Once the illustrations were complete, we took steps to ensure they could be seen and disseminated widely, printing the images onto posters and banners. We wanted to demonstrate how publishing open access under a Creative Commons license allows you to do more with your work, without requiring permission from a publisher. The banners have been on display at a number of points around campus, where they can be seen by academics, students, and staff, and the cartoons have also been shared widely on social media by the authors, their departments, and colleagues. One of Alpa’s tweets sharing the illustrated abstract received over 140 retweets, and both illustrations received overwhelmingly positive comments from people online.

By turning research into an illustrated abstract it’s possible to make academic work more accessible to a non-technical audience and people outside of the discipline. Alpa and Karen have even been approached by an author who would like to include the image in a forthcoming anthropology textbook, while Alpa hopes the article will also reach students, other academics and even non-academics, to explain the value of anthropology and long-term participant observation.

This method of communicating research may not be suitable for all topics, and a different combination of artist and researcher could have different or less effective results. The article on ethnography worked particularly well as the author had already resolved to write in a manner accessible to a more general audience. However, the article on neighbourhood change was quite technical and described a concept unfamiliar to most outside the discipline, yet was still able to be reimagined visually and with a clear narrative for readers to follow. Karen strongly believes in the power of comic strips to present complex concepts – they help the reader digest the idea in a quicker and more instinctive way than reading text alone, and they’re fun!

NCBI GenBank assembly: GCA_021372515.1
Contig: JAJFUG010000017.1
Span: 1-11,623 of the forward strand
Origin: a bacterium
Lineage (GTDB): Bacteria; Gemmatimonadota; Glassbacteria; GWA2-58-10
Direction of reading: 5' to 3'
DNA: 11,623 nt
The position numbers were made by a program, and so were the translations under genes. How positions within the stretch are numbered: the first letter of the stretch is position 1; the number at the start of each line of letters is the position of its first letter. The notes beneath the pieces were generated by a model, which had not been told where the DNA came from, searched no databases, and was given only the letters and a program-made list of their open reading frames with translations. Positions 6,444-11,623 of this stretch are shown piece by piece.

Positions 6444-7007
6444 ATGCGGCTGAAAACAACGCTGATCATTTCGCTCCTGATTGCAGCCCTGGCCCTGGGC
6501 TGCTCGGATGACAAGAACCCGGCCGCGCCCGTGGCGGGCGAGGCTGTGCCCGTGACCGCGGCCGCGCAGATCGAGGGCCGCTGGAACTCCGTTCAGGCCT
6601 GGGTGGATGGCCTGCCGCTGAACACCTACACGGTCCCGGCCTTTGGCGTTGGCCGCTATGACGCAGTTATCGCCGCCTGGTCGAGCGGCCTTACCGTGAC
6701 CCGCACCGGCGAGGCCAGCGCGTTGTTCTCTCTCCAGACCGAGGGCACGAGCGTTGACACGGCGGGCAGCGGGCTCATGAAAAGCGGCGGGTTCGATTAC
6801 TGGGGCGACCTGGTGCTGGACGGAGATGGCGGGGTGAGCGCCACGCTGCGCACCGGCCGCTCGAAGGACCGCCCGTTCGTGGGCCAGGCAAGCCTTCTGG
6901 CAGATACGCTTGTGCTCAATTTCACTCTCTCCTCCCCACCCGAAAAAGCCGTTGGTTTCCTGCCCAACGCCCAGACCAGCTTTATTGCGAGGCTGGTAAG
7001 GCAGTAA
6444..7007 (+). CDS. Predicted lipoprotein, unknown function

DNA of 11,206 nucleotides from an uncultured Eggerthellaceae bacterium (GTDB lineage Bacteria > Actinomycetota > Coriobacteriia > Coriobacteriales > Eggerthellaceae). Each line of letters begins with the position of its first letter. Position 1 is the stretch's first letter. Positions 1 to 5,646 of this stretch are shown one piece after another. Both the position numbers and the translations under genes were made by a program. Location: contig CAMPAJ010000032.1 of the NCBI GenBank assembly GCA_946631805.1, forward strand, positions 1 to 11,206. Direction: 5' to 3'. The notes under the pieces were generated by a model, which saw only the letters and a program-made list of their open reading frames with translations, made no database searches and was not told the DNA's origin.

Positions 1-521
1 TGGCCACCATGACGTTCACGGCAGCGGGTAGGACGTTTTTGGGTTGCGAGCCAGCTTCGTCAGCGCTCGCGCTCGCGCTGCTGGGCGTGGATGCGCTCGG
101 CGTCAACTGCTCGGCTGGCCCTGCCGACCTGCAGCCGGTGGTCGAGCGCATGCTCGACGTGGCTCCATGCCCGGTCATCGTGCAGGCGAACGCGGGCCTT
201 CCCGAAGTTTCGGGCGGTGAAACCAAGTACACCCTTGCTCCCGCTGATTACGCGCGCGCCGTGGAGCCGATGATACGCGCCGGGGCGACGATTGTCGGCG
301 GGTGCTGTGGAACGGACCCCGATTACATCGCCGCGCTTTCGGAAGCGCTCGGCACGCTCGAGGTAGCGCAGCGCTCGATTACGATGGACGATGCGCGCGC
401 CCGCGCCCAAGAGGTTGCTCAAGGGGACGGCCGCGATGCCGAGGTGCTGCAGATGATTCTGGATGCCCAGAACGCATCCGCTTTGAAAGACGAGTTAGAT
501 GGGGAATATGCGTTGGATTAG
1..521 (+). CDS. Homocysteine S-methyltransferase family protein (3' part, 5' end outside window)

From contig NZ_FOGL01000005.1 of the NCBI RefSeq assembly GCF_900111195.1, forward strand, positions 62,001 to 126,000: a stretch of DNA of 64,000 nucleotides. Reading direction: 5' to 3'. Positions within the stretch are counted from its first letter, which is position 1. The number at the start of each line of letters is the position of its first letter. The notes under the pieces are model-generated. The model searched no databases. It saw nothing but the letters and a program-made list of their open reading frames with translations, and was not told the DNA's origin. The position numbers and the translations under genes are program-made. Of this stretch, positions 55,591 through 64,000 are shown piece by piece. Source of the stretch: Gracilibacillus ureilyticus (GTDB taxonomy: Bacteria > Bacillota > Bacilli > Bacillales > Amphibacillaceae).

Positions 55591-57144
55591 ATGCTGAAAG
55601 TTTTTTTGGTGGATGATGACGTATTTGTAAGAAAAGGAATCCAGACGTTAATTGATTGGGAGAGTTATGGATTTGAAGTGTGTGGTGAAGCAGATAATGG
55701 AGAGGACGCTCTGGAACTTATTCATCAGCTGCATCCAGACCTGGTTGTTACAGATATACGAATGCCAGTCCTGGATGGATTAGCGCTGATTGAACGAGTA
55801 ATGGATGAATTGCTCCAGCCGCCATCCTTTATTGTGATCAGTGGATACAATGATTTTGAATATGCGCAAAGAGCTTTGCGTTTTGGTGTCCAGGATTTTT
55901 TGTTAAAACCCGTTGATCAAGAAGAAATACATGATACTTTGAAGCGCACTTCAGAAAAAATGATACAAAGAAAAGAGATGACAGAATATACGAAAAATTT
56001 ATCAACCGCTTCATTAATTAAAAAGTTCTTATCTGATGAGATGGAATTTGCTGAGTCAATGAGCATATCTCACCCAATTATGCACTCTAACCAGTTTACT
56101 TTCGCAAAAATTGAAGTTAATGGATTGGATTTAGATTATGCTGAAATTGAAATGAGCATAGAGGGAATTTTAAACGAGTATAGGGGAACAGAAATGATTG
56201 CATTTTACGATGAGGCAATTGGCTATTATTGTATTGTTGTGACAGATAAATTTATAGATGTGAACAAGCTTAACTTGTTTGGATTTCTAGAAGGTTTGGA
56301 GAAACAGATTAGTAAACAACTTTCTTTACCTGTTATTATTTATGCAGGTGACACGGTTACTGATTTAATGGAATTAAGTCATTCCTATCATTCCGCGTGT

For any libraries or institutions thinking about doing something similar to promote their open access publications, make sure the content has the right license to do so, include the authors early on so they engage with the process, and think carefully about how to share and promote the images within the university and beyond. Don’t let publication be the end of the story!